Connecting iPads to projectors in the classroom

A teacher with an iPad, what a fantastic pair! In an ideal world the teacher can wander around the classroom with their iPad whilst showing images, videos or other apps on the screen at the front of the class. You see a great piece of work as you wander, photograph it with the iPad and display it at the front of the class in seconds. You find that pupils are struggling with a concept so you quickly pull up a web page or video to help.

How is this possible? Well iPads come with a system called AirPlay which can mirror the iPad screen on an AirPlay receiver device using wireless networking.

What AirPlay receiver devices are there?
appletvThe best known AirPlay receiver device is probably the AppleTV which is a small box costing about £75 that has an HDMI output so that you can connect it to a suitable projector or screen using an HDMI cable (or an HDMI to VGA converter such as the Kanex ATVPRO). The iPad transmits its screen and sound to the AppleTV which makes it appear on the screen. This is a brilliant solution but in a classroom with a workstation attached to a monitor and projector you will probably also need a VGA splitter / switch so that the PC and iPad can be switched between to project on both the screen and projector. Costs soon mount up and the cabling can be a bit untidy!

airserverIf you have a PC or Mac workstation or laptop already attached to your projector and you have decent wireless (you will have this already, won’t you, in order to run all those iPads!) then there are software packages which can turn your desktop / laptop into an AirPlay receiver allowing you to keep the cabling simpler and reducing the cost quite significantly. Two packages I have looked at are AirServer and Reflector. AirServer works on both Macs and PCs but you have to be running Windows 7 or better on the PC. Reflector works on Macs and PCs including Windows XP. You can try both for a trial period to see how well they work for you. I would strongly recommend that you investigate them first before buying an AppleTV. There are some restrictions eg your iPad and workstation need to be on the same network (sometimes school wireless is set up on a separate network from the workstations) and your wireless connectivity needs to be good. Cost? From about $4 depending upon licences required.

Another, but more expensive option, is to buy a projector with built in AirPlay, ethernet connection or wireless that can either be connected to directly using an iPad. There are some available now and this may be worth considering if you are replacing or buying new projectors.

Of course, an AppleTV does far more than mirror your iPad to another screen but you may not want all these additional functions in the classroom.

So, if you are a teacher and you have an iPad, why not try out the software for free and revolutionise your classroom?

iPad Apps: Using Mobile Podcaster to podcast to PrimaryBlogger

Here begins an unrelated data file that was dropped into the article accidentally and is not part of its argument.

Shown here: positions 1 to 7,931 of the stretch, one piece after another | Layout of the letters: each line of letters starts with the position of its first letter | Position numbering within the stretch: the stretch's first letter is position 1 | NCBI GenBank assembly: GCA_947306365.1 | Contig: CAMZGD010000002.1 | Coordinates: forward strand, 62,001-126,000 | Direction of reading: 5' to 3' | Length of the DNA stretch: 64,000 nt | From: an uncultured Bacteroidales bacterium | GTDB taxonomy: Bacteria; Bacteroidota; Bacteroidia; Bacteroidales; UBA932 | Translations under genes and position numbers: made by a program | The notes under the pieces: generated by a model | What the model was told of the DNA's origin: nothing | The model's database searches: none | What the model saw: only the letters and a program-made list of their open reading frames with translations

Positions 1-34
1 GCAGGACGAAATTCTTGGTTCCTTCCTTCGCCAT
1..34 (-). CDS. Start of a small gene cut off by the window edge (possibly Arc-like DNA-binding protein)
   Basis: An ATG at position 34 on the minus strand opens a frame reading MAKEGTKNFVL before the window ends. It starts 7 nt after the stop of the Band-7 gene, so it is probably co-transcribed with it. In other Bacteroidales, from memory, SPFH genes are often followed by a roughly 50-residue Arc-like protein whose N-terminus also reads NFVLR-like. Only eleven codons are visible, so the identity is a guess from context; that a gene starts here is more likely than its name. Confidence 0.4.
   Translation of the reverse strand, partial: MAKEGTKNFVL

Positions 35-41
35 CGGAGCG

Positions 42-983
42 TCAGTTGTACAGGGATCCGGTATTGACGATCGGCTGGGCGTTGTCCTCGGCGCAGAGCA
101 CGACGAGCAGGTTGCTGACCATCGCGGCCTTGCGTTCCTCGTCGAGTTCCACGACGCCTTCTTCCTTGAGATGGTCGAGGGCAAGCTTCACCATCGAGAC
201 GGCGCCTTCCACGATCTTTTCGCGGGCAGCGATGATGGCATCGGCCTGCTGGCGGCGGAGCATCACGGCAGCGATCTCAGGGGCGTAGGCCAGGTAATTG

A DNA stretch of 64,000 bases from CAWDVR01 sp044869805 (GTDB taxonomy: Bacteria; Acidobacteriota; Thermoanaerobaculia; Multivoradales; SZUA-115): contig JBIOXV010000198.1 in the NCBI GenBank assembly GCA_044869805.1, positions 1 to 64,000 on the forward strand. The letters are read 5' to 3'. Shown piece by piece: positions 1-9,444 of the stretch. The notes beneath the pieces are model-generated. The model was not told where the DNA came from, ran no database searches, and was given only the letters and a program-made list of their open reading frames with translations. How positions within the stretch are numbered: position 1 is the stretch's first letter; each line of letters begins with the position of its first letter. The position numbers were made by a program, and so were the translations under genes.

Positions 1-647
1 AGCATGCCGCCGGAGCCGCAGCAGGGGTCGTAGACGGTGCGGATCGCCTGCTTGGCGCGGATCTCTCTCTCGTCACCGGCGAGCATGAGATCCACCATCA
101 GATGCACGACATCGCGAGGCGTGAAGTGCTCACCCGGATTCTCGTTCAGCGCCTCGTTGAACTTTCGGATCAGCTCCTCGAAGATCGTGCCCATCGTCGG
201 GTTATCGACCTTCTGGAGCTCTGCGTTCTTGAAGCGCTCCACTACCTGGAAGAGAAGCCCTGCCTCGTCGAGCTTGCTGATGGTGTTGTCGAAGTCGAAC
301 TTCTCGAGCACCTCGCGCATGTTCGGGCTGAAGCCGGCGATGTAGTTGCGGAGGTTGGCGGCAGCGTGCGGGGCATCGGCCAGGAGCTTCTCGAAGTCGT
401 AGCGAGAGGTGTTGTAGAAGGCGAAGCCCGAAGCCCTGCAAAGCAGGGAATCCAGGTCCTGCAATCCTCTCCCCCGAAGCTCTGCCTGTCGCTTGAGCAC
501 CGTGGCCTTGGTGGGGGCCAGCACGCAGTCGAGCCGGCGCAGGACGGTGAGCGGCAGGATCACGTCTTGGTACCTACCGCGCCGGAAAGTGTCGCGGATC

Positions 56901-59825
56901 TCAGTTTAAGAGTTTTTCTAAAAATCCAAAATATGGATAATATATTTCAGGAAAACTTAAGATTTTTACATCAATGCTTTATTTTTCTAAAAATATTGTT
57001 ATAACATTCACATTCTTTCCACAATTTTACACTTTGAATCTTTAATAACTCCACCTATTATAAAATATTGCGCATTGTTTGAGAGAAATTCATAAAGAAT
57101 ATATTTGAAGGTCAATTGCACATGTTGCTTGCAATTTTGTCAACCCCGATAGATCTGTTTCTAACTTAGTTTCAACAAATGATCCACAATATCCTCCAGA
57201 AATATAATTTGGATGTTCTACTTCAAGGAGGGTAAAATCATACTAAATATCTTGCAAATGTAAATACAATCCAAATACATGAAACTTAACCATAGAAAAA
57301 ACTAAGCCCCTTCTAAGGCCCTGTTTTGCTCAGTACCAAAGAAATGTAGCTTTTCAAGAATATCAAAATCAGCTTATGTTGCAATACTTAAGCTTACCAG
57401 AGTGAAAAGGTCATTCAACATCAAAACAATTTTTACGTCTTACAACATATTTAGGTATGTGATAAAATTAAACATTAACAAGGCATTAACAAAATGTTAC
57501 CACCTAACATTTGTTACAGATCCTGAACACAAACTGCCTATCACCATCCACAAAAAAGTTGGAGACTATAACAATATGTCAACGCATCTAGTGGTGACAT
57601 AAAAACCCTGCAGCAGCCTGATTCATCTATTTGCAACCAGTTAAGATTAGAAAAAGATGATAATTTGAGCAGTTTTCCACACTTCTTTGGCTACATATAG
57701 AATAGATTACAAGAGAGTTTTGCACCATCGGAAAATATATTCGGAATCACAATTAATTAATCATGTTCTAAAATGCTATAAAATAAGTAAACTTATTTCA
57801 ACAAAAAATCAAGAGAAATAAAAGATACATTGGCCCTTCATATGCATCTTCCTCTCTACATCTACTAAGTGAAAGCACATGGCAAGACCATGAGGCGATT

mobilepodcasterWhy Podcast?

Over the next few weeks I am going to be working with groups of primary school pupils to try and improve their speaking and listening skills. One way of helping with this is to record them and play back the recordings so that they can hear and analyse themselves.

There are lots of podcasting solutions available for the iPad but I wanted to find a simple way of recording pupils using an iPad, reviewing / re-recording them and then publishing straight onto a PrimaryBlogger site based on WordPress. One of the more popular ways of doing this is with Audioboo and I will look at this in another posting.

There are a couple of things you need before you start:

  • a WordPress blog (we use Primaryblogger)
  • your blog administrator needs to enable the Blubrry PowerPress plugin (thanks to Ed at PrimaryBlogger who made this available) and preferably configure it to display the audio player correctly
  • Mobile Podcaster installed onto your iPad (£1.99 from the app store)
  • I would also suggest that you create a separate user for publishing podcasts to the blog and that this user is set as a Contributor so that you can moderate blogs before they are published
  • You can also create a Podcast category and set the app to automatically post into this category.

Mobile Podcaster is very easy to use, you can view a video on how to use it to publish a podcast, optional text and picture straight to you class blog.

Limitations of this method:

  • you cannot edit the recording before publishing – it would be nice to be able to trim the beginning and end if necessary
  • the sound files are stored on the WordPress site so you may soon run out of space and have to upgrade
  • you are currently limited to 15 minutes recording (not that this will be a problem for the work we are currently doing!)

I will add some links to some of our podcasts shortly.

Using YouTube to embed videos in your blog using an iPad

One of the problems with publishing videos on your blog is making sure that the video can be seen from all platforms. If you publish a video directly from an iPad it may not play automatically on a PC and vice versa. One way around this problem is to publish your videos via a third party site such as YouTube or Vimeo (Vimeo has the advantage of not showing adverts!) In this article I will explain one way of embedding videos in your class WordPress blog by uploading them to YouTube.